Friday, June 06, 2014

Frontier Ohio, 1788-1803, 3 Volumes

Frontier Ohio 71

"...stations. At the Muskingum, Marietta had not only the protection of the federal Fort Harmar, but its own Campus Martius; at Belpre, Farmers' Castle more than once proved a refuge from Indian attack; up the Muskingum at Waterford was the frontier outpost maintained by the Ohio Company and called Fort Frye. A recession of the frontier took place in 1791 when the settlement at Big Bottom, farther up the Muskingum, was wiped out by an Indian massacre 

and all settlers on the Muskingum and on Wolf Creek withdrew to the fortified station of Waterford, which remained the outpost of settlement for some time." At Gallipolis, the luckless French, bewildered by frontier conditions, eked out a miserable existence, being continually scolded by the acting governor, Secretary Winthrop Sargent, for their inadequate defense against the Indians." At Massie's Station, now Manchester, were clustered a few intrepid surveyors, under the leadership of Nathaniel Massie, who were surveying the Virginia Military district, preparing for the rush of settlement into the Scioto Valley that would follow the making of permanent peace with the Indians." In the Miami region, Columbia and North Bend had begun their existence protected by block-houses of their own construction, while Cincinnati was fortunately able to dispense with its own protection because of location there of federal Fort Washington. In 1790, a protecting station appeared in the rear of each one of these settlements: behind North Bend was Dunlap's Station on the Great Miami; behind Cincinnati was Ludlow's Station on Mill Creek; and behind Columbia was Covalt's Station on the Little Miami. These stations, like Waterford on the Muskingum, remained the outposts of white civilization, and, although new stations were laid out before 1794, they were always between these three outposts and the Ohio River.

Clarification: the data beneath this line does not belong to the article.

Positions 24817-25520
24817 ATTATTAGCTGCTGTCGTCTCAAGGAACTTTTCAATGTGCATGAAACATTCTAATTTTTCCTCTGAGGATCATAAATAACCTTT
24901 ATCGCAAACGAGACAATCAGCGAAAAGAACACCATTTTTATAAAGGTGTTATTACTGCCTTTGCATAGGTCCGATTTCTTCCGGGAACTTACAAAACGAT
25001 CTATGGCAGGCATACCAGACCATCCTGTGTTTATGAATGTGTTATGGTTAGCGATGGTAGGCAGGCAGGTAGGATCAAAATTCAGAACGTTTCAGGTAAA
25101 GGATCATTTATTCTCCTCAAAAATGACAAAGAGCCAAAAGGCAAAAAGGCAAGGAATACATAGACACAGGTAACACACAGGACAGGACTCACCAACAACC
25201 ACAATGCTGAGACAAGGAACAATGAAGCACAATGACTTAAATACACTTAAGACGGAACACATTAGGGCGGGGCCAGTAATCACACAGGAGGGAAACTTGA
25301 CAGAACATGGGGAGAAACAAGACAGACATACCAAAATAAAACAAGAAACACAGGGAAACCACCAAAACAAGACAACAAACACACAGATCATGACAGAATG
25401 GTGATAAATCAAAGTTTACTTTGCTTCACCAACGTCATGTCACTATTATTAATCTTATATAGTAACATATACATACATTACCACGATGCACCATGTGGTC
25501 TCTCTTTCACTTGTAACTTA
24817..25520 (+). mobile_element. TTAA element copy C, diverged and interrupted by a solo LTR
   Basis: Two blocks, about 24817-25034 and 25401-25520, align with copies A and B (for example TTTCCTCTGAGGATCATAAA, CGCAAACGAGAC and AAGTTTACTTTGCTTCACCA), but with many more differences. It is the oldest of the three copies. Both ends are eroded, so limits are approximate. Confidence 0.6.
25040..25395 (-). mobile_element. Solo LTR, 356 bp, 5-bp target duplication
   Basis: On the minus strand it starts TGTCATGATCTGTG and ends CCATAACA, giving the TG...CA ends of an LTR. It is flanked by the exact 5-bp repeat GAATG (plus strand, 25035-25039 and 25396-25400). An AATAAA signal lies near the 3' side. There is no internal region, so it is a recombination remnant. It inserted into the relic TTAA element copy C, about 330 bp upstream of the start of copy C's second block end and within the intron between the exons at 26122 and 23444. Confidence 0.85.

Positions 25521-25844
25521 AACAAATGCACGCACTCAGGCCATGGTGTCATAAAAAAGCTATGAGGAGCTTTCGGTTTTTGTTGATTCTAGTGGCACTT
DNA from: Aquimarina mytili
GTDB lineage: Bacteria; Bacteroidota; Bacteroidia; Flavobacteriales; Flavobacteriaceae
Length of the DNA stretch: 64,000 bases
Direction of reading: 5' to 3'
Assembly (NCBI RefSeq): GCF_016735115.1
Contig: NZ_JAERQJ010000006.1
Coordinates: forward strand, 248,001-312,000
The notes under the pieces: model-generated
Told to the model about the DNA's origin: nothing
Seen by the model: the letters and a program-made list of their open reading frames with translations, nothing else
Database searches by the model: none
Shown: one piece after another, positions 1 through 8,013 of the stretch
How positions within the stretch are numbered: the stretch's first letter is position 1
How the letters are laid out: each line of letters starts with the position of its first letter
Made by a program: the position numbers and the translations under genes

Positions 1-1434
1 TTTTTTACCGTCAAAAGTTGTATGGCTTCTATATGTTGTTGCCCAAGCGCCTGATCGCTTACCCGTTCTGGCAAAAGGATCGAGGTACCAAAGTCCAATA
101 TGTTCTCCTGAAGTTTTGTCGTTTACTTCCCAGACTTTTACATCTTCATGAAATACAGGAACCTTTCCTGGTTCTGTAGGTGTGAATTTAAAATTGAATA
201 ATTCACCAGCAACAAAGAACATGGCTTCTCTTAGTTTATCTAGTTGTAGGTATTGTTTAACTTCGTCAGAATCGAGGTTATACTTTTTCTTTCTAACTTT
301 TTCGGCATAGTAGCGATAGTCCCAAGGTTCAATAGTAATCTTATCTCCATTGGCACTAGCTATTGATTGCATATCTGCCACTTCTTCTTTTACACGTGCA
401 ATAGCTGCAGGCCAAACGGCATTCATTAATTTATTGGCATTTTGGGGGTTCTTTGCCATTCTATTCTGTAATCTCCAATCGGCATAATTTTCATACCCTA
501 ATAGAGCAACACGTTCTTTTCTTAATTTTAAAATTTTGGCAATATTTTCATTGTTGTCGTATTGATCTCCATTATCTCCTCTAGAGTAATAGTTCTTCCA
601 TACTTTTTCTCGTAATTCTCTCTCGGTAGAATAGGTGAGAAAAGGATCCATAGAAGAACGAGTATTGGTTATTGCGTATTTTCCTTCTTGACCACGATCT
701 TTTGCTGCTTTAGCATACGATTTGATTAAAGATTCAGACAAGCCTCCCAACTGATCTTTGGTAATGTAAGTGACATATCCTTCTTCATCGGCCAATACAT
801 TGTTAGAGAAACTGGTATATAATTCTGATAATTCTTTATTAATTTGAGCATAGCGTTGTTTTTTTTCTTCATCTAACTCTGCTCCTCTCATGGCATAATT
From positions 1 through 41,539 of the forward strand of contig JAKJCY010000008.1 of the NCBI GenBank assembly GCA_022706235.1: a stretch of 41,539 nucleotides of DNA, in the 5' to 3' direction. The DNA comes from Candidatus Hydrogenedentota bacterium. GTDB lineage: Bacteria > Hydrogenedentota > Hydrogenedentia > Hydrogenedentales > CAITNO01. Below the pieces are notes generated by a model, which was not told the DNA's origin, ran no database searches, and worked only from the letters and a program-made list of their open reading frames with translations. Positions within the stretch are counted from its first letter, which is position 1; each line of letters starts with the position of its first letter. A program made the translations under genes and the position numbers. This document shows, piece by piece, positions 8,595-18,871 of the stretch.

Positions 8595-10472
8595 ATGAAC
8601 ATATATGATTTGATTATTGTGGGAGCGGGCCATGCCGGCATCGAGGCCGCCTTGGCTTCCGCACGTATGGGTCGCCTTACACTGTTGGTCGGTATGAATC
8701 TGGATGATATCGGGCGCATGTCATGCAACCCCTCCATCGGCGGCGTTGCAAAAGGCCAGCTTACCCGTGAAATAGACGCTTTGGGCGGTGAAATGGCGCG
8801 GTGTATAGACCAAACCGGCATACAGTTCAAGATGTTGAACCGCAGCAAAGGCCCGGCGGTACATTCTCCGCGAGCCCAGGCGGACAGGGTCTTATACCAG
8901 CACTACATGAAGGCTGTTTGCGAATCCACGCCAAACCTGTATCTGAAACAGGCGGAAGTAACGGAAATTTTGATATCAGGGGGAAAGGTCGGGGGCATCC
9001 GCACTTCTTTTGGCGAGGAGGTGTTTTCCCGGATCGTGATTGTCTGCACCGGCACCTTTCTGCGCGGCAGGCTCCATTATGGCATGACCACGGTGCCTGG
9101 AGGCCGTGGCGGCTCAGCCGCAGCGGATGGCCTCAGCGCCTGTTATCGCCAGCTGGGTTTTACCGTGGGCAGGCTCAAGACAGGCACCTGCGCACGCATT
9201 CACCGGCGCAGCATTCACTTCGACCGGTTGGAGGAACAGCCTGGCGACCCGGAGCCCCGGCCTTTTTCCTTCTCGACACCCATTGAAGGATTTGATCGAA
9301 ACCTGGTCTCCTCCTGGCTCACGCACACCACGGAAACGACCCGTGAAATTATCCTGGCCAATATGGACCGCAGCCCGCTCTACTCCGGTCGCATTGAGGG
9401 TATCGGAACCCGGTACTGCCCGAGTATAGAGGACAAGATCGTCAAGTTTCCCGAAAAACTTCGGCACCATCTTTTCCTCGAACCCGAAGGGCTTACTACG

The Opening of the Flood-gates, 1795 -1803...."

"... 133
...When St. Clair issued a proclamation on July, 19 1791, warning settlers that certain lands near Fort Washington and near the Little Miami did not belong to Symmes, the latter wrote..."

...St. Clair's unwillingness to protect the settlers at Dunlap's Station late in 1791, followed by his departure from the Territory and Major David Zeigler's measures to afford that protection, caused Symmes to comment that, "Majors sometimes do more good..."